HELSINKI (Reuters) - The insolvency of Greece could paralyze the world’s financial system and cause a global recession, as the bankruptcy of Lehman Brothers bank did in 2008, the European Union’s monetary affairs commissioner said.
Olli Rehn made his warning in a column published on Friday in Finnish weekly magazine Suomen Kuvalehti, before a meeting of euro zone leaders to seal a 110 billion euro ($147.6 billion) package of emergency loans for debt-stricken Greece.
“Little did authorities of the United Stated know in September 2008 what the bankruptcy of investment bank Lehman Brothers would lead to,” Rehn said.
“The consequence was that the world’s financial system was paralyzed in a way that led to the biggest global recession since the 1930s.”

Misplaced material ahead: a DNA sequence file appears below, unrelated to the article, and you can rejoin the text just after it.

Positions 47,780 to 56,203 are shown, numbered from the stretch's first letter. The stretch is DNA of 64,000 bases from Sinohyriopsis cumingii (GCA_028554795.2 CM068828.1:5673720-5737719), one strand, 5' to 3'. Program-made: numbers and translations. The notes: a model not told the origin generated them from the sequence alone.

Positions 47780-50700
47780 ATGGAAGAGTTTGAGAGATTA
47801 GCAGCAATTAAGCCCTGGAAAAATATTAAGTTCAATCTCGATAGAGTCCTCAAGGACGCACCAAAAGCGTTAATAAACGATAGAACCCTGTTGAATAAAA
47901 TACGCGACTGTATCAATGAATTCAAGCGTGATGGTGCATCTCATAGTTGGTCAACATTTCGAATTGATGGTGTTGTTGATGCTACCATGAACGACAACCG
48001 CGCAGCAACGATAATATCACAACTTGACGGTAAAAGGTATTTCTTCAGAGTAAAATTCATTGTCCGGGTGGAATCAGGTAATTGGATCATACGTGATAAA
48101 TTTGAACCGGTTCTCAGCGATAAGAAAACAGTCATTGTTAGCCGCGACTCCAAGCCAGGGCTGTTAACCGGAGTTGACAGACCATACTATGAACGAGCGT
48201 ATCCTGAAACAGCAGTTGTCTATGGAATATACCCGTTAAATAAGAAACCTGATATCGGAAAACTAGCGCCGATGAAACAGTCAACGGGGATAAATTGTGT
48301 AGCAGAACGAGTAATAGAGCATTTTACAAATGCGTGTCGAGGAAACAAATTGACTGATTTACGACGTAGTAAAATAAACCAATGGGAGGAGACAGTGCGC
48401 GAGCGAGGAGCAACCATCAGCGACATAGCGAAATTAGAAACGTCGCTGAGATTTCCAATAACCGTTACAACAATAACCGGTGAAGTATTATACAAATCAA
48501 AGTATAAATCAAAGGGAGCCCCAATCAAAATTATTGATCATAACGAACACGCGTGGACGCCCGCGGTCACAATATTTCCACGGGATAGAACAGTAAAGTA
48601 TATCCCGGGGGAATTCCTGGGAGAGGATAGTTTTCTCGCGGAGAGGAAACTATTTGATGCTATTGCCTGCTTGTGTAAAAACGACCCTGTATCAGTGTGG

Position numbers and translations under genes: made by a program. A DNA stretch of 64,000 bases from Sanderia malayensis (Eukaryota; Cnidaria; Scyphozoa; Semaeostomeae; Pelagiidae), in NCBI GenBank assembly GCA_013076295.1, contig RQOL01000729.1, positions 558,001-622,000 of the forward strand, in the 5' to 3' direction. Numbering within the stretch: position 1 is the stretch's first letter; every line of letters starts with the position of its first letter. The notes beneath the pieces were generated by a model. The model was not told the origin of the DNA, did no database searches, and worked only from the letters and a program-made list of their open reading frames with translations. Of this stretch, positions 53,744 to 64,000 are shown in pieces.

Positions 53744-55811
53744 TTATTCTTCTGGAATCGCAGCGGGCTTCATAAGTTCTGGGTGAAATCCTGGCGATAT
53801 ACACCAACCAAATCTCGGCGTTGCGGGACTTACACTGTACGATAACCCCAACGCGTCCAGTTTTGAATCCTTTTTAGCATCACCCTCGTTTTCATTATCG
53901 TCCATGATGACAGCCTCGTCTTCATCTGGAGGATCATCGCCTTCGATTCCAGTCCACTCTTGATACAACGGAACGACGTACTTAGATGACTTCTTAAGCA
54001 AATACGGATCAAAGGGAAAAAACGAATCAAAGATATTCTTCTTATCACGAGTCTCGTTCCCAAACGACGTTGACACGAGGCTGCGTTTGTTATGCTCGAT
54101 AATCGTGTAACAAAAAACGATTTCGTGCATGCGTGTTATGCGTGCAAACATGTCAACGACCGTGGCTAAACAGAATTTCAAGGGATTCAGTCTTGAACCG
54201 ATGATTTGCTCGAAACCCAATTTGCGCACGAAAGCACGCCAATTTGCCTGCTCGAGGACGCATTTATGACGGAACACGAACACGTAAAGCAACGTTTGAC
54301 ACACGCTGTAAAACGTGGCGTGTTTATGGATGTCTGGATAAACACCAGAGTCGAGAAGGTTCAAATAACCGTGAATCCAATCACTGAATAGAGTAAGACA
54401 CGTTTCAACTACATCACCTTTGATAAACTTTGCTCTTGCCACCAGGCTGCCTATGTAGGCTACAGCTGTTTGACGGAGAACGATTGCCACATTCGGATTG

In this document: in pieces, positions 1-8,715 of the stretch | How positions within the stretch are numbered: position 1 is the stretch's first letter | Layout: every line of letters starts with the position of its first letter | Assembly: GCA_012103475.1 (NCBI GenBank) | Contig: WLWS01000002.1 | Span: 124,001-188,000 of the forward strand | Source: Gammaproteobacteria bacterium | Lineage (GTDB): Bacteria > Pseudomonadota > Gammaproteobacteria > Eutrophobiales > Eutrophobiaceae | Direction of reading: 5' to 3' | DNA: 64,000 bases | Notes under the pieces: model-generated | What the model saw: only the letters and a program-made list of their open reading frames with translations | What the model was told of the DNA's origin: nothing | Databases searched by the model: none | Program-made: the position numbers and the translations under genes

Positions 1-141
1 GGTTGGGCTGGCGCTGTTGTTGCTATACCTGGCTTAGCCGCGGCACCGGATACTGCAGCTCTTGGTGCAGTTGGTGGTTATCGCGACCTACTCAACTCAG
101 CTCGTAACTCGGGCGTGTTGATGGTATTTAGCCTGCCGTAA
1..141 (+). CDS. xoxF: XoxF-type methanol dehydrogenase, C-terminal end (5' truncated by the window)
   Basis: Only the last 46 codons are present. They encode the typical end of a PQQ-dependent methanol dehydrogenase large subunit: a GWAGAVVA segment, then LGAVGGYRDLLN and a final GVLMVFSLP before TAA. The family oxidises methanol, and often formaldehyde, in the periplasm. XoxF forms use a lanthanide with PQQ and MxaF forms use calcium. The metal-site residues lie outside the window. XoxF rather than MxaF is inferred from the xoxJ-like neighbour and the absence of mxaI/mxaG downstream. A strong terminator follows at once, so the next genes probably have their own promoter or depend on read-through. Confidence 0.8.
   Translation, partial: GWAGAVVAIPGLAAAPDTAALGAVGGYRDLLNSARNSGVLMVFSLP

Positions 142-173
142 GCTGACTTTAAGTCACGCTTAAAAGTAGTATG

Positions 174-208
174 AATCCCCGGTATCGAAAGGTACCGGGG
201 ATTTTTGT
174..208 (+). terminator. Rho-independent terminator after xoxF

“Consequences from Greece’s insolvency would be similar if not worse,” he added.
The euro zone heads of state and government were due to hold an informal meeting in Brussels at 1700 GMT.
Apart from rubber-stamping the aid for Greece, following a decision last Sunday by euro zone finance ministers, the leaders also faced the challenge of ringfencing the Greek debt-crisis so that it does not spill over to other euro zone countries with large deficits or debt and low growth.
They were also expected to discuss ways of strengthening the economic cooperation of the 16-country single currency area to prevent such crises in the future.
Reporting by Terhi Kinnunen, writing by Jan Strupczewski, editing by Susan Fenton
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